Steelworkers Charge Kaiser Aluminum With Violations of Federal Labor Law

OAKLAND, CA, October 14 - The United Steelworkers of America today filed

unfair labor practices charges against Kaiser Aluminum & Chemical Corp.
the company's unlawful activities during negotiations for a new master
agreement at five of Kaiser's plants in the United States.

The charges, filed this morning at the National Labor Relations Board
here, allege that Kaiser "has discriminated in regard to terms and
conditions of employment to discourage membership in a labor
has refused to bargain collectively in good faith with the
representative of
its employees (including but not limited to refusing to provide
information relevant and necessary to collective bargaining
and has otherwise interfered with, restrained, and/or coerced employees
the exercise of the rights guaranteed in Section 7 of the National Labor

Relations Act."

"From day one of these negotiations, Kaiser refused to recognize that
stable, long-term, family-supporting jobs are vital to our members, our
families and our communities," said David Foster, Director of USWA
11 and chairman of the USWA Kaiser Aluminum bargaining team. "Instead,
they committed a series of unfair labor practices-violations of federal
made bargaining and reaching an agreement impossible."

On September 30, more than 3,000 USWA members at five Kaiser plants went
strike several hours after their contract expired to protest the
unfair labor practices. Steelworkers members at Kaiser are bargaining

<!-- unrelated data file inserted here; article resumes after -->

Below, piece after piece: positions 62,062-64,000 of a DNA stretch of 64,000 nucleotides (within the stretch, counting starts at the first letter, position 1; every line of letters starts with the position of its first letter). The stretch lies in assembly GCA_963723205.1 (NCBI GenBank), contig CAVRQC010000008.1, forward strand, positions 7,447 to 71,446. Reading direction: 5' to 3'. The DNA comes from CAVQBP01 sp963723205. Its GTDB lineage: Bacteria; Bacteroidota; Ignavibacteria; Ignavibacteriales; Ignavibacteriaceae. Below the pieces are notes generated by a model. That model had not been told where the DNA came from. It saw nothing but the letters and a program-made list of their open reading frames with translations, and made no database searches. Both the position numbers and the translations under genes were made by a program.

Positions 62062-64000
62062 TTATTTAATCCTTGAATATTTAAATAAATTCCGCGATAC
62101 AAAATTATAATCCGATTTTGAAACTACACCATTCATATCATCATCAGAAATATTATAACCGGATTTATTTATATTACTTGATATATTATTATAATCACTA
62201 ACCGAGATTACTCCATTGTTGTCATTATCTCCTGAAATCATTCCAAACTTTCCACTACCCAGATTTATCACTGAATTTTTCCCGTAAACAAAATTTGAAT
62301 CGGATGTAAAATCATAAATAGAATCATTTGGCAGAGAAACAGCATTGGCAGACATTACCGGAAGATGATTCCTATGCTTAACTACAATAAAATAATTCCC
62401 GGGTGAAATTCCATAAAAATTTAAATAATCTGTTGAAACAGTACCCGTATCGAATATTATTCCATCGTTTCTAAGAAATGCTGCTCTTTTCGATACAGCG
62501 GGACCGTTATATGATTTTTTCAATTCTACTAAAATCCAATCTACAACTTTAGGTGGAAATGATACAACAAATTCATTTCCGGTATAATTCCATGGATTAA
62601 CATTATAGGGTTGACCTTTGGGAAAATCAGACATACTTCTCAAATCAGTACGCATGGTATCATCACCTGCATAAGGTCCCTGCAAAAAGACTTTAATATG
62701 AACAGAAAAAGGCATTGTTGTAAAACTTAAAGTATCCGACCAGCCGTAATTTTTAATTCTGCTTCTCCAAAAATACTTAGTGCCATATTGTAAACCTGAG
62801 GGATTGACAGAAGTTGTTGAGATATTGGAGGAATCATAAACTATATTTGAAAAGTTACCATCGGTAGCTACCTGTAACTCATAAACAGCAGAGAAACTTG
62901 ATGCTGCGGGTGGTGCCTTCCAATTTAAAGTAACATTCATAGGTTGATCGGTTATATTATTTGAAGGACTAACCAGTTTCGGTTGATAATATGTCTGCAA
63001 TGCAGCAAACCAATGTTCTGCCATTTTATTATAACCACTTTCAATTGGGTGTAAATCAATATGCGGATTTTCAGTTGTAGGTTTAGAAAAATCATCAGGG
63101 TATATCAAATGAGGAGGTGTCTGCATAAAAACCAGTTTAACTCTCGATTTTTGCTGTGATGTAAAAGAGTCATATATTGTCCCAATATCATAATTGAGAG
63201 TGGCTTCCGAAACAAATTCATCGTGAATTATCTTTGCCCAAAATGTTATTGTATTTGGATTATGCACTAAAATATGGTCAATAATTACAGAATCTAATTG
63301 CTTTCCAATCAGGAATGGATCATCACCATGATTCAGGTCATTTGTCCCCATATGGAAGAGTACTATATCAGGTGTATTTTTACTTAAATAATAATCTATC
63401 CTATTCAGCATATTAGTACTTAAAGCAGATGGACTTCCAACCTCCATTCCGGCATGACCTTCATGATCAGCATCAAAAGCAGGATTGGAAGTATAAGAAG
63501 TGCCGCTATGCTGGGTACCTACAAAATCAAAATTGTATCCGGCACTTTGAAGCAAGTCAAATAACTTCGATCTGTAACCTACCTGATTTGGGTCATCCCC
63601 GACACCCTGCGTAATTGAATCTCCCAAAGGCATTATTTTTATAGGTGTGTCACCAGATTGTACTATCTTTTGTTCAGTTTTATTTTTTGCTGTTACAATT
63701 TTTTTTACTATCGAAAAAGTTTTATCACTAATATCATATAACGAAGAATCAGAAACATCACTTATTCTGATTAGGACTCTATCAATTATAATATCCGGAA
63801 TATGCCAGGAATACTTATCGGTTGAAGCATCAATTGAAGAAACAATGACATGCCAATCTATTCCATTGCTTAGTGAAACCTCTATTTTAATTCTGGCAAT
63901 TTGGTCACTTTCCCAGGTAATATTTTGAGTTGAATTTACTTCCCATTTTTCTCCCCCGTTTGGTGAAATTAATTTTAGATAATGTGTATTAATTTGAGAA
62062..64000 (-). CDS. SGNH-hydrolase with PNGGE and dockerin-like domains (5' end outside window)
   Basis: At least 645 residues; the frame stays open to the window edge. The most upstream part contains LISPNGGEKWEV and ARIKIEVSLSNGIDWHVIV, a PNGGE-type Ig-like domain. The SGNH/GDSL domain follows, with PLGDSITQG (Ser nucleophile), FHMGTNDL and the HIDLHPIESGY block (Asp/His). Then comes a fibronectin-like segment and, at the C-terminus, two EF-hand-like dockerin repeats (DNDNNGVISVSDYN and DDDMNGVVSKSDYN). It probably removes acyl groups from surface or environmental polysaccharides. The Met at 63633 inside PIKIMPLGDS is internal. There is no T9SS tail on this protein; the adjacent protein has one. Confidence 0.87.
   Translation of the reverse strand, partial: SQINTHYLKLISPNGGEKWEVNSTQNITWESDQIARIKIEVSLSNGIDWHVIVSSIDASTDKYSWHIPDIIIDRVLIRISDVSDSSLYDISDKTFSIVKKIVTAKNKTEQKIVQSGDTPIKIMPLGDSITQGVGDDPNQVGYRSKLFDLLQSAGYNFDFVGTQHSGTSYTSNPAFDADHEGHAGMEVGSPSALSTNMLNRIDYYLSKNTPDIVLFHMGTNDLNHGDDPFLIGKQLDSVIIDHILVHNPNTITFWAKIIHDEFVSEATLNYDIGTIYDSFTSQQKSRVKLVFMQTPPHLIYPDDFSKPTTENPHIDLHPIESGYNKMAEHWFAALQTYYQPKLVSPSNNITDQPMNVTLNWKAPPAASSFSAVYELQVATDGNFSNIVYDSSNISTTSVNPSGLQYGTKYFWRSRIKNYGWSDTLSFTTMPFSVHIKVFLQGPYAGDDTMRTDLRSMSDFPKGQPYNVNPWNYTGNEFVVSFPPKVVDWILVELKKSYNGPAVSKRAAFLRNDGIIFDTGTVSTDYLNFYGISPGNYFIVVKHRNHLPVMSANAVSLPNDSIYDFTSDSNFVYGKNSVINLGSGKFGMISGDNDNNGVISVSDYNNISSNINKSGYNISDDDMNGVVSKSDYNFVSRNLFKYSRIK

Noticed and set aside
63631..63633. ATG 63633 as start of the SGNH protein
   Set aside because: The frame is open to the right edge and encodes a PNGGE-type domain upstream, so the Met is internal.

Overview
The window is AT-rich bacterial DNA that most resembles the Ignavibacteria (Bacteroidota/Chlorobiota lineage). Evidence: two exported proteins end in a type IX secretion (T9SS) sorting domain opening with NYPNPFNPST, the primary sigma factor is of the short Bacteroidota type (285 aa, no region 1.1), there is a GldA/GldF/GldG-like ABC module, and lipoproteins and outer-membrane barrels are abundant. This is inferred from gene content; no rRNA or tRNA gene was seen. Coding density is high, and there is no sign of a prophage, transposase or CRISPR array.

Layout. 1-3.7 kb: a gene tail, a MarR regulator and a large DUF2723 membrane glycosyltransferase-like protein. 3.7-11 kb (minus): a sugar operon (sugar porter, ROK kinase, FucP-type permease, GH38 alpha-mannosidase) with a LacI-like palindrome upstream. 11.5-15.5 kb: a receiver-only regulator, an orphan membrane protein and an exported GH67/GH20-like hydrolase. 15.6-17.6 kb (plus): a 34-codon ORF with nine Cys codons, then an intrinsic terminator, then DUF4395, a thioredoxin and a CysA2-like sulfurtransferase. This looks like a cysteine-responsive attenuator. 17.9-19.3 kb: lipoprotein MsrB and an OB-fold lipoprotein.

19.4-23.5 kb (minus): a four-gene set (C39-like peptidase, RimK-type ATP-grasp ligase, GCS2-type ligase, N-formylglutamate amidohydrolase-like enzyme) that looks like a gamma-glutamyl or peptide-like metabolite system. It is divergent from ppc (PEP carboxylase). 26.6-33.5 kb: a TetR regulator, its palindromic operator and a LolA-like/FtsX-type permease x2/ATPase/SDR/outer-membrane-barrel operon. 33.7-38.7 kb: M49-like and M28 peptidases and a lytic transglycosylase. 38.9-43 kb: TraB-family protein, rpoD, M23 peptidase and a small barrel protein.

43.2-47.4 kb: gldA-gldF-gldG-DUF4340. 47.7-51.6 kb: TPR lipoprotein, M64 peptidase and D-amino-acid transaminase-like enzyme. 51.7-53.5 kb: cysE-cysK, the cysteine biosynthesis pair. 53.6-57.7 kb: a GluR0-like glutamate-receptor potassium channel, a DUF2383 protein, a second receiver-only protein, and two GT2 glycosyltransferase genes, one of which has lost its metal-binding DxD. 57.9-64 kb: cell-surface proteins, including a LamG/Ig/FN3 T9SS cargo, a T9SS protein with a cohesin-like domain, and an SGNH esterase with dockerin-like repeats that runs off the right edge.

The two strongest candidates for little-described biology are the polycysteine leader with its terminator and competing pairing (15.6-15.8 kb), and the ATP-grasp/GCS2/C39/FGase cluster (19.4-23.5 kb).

improved job security provisions, "successorship" protection that would
protect their jobs and labor standards in the event of a plant sale or
relocation, and restoration of wage, benefit and pension levels to the
industry standard set in the union's contracts with Alcoa and Reynolds.

"Our members sacrificed for 15 years to restore Kaiser's profitability
leveraged buyouts and other corporate misadventures saddled the company
a billion dollars of debt," Foster said. "In the wake of a 'best ever'
performance that earned Kaiser over $168 million last year, it's not
unreasonable to ask the company to honor its word and restore the cuts
membership accepted to put the company back on its feet."

The company's latest contract offer would eliminate at least 400 jobs,
the company the right to contract out hundreds of other jobs, and
the slow decline of USWA members' living standards with an economic
below the projected rate of inflation.

This is the second set of charges filed in recent weeks against Kaiser
the NLRB region which contains the company's headquarters city. In early

September, the union challenged the legality of Kaiser's unilateral
withdrawal of recognition and refusal to bargain with a unit comprised
the company's guards. On all charges, the NLRB regional office is
to conduct an investigation prior to making a decision on whether to
issue a
complaint against the company.

The strike affects workers at two Kaiser plants in Spokane, Washington,
well as plants in Newark, Ohio, Gramercy, Louisiana, and Tacoma,
The 750,000-member USWA also has separate agreements covering workers at

Kaiser plants in Richmond, Virginia, Tulsa, Oklahoma, and London,

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